A: Well, I think there are about three or four there that are major. Some of them are hard to really get into, but a teacher's strike. That was the first major problem in my administrative career that, I forget the year that happened. The strike only lasted one day, but the affects of the strike lasted, I think, through the rest of my tenure as superintendent. It was over, what I thought was a minor element, but we did have our staff go on strike. The biggest thing I thought we did there was resolve it quickly, and then try to heal the wounds that were created by it, as much as we could. The next thing that I think was a major situation, I'm not putting this in chronological order, but the way they look in my mind, is when had we closed school for about twenty-four days, because back in those days, if you didn't have sufficient funds, there was no answer to it, there was no state loan fund, you just closed schools until you made up the deficit, and we were one of three schools that closed their doors. Ours closed for a long time. We went from about November 13 or 14 to the following January 1, and then we ended up going to school six days a week. We ended up with a lot of severe weather that first month of January when we came back, and we had to miss school. The disruption in the lives of students and teachers and the community was just ludicrous. I recall one of the things that I did. I got a call from a big law firm in Cincinnati. They ask me to come down and testify on a trial that was being held there on changing the state formula for funding the schools, so school closing should never happen again. One of the schools that had closed was down in the Cincinnati area. I became an expert on something that you shouldn't become an expert on how to keep schools closed,or how to keep them open, just a difficult thing. The problem we had there is, we had a levy up eight different times, and were unsuccessful getting the people to give us an opportunity work with more money. So the root of that was, either poor levy campaigns or poor communications with people, and things that arose from that, it was just as though it was back in the thirties when Adolph Hitler, Mussolini, Joe Stalin rose from the ashes of disarray in Europe, we had some real scoundrels raise their head and had answers to all of our problems. They created situations that lasted for another two to three years after that. It would take too long to go into, but we lost a good administrator. George Kesner was fired over some of the things he commented about, and they were good comments, but they were just trying to do his job. He offended one of our Board Members, and the make up of the Board, at that time, was as a result of the conflict from closing schools, was that we had a two-three board; two that voted with the superintendent, so to speak, with his recommendations, and three that voted on their own initiative, on what one of the members said they should vote on. Those are two major things, I think, part of that problem started, I think you were with us at that time Joe, when we got the bond issue passed for the building of the new middle school. That was put up twice in 1971, and then subsequently in 1972. And the vote on the first one was very close, by eighty votes different. The second one was a tie vote. So we had a bond issue that wasn't beat or defeated, but it wouldn't be approved because it didn't reach a majority. Several citizens in the community put up the money to call for a recount. This was a paper ballot thing; it wasn't automatic where you flip the lever. And you had to put an "X" if you were for it, and if you were opposed you put an "X" there. In looking over the ballots, there were 448 for and 448 against. Cy Schreiber, one of the leaders in the community, was the spokesman for the people that called for the recount, and they paid the money. We went through precinct by precinct and one of the ballots had a double negative on it. I'm not sure exactly how that read. No, I'm not for it and that was marked in the wrong column, and part of the instructions to the precinct committee men, that worked the ballot areas, was a description of this ballot. It was exactly the way it was pictured in the instructions; if you get a ballot like this, throw it out. It's a double negative and it's not the proper ballot. Your not supposed to write on the ballot, they were supposed put an "X." I hope I am making myself clear. If you are a precinct committee man they give you a list of all the things that disqualify a ballot. Now, why it got past the precinct committee man and was even counted is not something I have any knowledge of. The Board of Elections did not even question that when Mr. Schreiber brought it up. They just threw it out. And now we had one vote that was thrown out on the negative side and they went through the rest of the precincts, and then they declared the election in favor of the bond issue. Well, everybody that was there was elated. We were thrilled. In fact, we went out and got a couple of martinis and didn't go back to school the rest of the day. Some people felt that we had bought the Board of Elections. This is little Jackson Milton, at the time as superintendent, I was making thirteen thousand dollars and most of our teachers were making five or six thousand. There was no way anybody - we didn't even know how to go about buying a Board of Elections, getting one vote. The Board of Elections did an excellent job explaining in the paper, what happened, why it happened. The recriminations over that carried into, I think is why the levy didn't pass seven or eight times. So those two tied into it, I think, probably led to one of the biggest situations in my career as an administrator where the actions of the Board of Education caused a far great uproar in the community and we had ruckus Board meetings, tremendous attendance. We were getting more people their then the Cleveland Cavaliers were at their basketball games, and we had to move from one small room to another, to a big gym where we could accommodate everybody, and it was as though we had gone back to the Romans and the Christians and trying to crucify each other. Now, I don't think it is any secret that I was not a reluctant or recalcitrant recipient of the comments by these Board members. I fought them as hard as I could, every way that I knew, and some ways I'll say here, and some that nobody has to know about. There were all legal ways though. They would meet and have crowds of people, some were our teachers, some were our custodians, that were working for the school system, and attending meetings where these guys were tearing the place apart. I have tapes here of all their meetings. So, I was pretty well informed of what was going on and was able to counter some of the things they were talking about. It's just to hard to go through it. You would have to look at the newspapers, listen to the tapes and see what's going on, but it ended up being a long, drawn out three year affair. I mentioned earlier that we lost a good principal because his contract had expired, and I had a long term contract and there was no way that they were going to find justification to get me out of my contract. As a matter of fact the principal, Les, sued and received payment from the Board because they didn't do it in an appropriate fashion. It wasn't from the Board, because it didn't cost them a penny, but it cost the people in the community money and almost destroyed a reputation of a good person. But anyway, we did finally get an opportunity to fight our way out of that. It was kind of interesting how it happened. One of the leaders got a job in Florida, and he was such an important person, the company was going to give him a jet to fly back to our Board meetings, which everybody knew was just a bunch of bull shit. He couldn't afford a ticket. So, he ended up in Florida, and one way or another, the county prosecutor declared the position vacant and because he was not attending meetings, and so we had four Board members. Now the mathematics isn't too difficult, two and two now, instead of two and three. A former Board member was appointed, because on of the others was starting to have some questions about what they were doing, and so we ended up with a four and one Board. The one was appointed, the one that changed, and the other two. And then the one, wrote a long letter about somethings I had done and commenting about something I hadn't done, but the most important thing was he resigned from the Board. Then, the Board appointed the fifth member and all that was left now was to get back to normalcy, which took a little while. But in that process, it's worth commenting, that we had books that were supposed to be taken out of the library and burnt, and we had alliances with people that I respected on a part of our staff and with this other group that should have known that the culture of the country is in our books. Whether we agree with what is in the books or not, no one has the right to say this book doesn't belong there, unless it is totally obscene. But Catcher in the Rye and Up the Down Staircase and some of the books they were after, were not worthy of being dismissed from the library, so we ended up developing hard feelings over that. The Board, at that time, felt there were some people that should replace George Kesner, that they were going to pick the person. All the years I was at Jackson Milton, the Board hired the principals but basically we interviewed thirty or forty candidates down to five or six, and then they would interview the remaining candidates and make their selection. If you weren't in the remaining group, then, in my opinion, you were not . . . these people were more qualified than those who were not selected. The Board felt they were going to put someone in as principal that was not acceptable to me, as superintendent. It was a person that had spent their entire career as a high school teacher, and the position was elementary, and I didn't want an elementary position taken by a high school person. That wasn't the only reason, but that was one of the major reasons.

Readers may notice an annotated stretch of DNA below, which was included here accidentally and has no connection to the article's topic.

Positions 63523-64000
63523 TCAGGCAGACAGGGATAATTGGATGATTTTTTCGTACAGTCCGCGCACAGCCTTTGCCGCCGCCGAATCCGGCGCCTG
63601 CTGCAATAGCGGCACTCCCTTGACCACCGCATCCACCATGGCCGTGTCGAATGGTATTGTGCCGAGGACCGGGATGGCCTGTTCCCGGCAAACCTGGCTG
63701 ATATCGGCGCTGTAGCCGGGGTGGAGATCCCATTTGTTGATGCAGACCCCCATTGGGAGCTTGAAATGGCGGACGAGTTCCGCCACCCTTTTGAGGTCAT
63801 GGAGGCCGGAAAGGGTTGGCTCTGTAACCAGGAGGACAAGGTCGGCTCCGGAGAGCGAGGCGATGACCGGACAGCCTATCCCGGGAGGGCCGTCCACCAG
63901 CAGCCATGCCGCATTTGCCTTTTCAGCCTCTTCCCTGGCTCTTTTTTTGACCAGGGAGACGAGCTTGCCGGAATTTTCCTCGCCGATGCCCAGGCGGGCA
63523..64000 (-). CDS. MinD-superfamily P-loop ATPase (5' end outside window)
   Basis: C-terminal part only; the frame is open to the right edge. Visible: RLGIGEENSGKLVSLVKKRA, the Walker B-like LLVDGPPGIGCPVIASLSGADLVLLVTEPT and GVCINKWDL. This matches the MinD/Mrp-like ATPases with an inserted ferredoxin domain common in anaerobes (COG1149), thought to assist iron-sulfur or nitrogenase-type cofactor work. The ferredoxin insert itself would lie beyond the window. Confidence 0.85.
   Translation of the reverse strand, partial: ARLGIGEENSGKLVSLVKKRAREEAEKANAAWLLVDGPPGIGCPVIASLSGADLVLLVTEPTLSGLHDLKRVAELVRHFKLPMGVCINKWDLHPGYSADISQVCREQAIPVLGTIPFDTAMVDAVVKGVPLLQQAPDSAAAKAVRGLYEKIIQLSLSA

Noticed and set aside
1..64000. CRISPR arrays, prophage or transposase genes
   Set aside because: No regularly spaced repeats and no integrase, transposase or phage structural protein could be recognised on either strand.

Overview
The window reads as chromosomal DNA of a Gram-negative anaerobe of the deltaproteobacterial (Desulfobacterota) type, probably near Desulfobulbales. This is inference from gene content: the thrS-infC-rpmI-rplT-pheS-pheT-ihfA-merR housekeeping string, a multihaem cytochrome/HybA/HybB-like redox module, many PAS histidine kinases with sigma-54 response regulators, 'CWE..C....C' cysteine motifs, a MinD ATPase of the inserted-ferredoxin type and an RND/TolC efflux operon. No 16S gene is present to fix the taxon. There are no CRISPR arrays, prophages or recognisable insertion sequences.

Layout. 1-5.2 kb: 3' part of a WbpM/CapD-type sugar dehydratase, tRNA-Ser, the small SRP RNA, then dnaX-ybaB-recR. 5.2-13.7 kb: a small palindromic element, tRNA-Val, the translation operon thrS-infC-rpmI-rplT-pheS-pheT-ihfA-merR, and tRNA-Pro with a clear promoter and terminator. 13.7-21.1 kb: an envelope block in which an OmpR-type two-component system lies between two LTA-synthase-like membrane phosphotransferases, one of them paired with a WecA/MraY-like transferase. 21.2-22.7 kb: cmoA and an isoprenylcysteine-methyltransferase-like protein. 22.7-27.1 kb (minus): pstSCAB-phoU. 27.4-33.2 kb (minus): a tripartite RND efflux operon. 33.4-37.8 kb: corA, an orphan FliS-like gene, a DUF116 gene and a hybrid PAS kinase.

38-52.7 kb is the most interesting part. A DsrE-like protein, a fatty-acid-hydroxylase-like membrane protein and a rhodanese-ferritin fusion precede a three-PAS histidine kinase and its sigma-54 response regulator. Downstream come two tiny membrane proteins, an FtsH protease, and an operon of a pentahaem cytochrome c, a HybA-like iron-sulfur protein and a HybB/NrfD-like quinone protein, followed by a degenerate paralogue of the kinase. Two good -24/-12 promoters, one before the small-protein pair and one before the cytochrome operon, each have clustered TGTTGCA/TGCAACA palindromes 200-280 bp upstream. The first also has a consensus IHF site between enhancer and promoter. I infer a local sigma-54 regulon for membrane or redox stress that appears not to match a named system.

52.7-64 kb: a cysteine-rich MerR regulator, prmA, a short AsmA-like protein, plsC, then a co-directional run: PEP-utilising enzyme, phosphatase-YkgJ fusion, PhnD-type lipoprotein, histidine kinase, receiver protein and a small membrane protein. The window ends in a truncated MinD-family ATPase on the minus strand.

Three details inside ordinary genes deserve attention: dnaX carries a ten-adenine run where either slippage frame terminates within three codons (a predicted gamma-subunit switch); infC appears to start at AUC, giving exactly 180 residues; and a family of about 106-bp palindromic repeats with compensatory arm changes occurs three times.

Q: One last question. Seeing as how I knew you, and I saw you go through this episode with the Board, and some other things that have occurred, you must have had some kind of a way to release the pressures and the steam that built up, or some kind of a method to get you through these kind of difficult times. What was that? What did you do?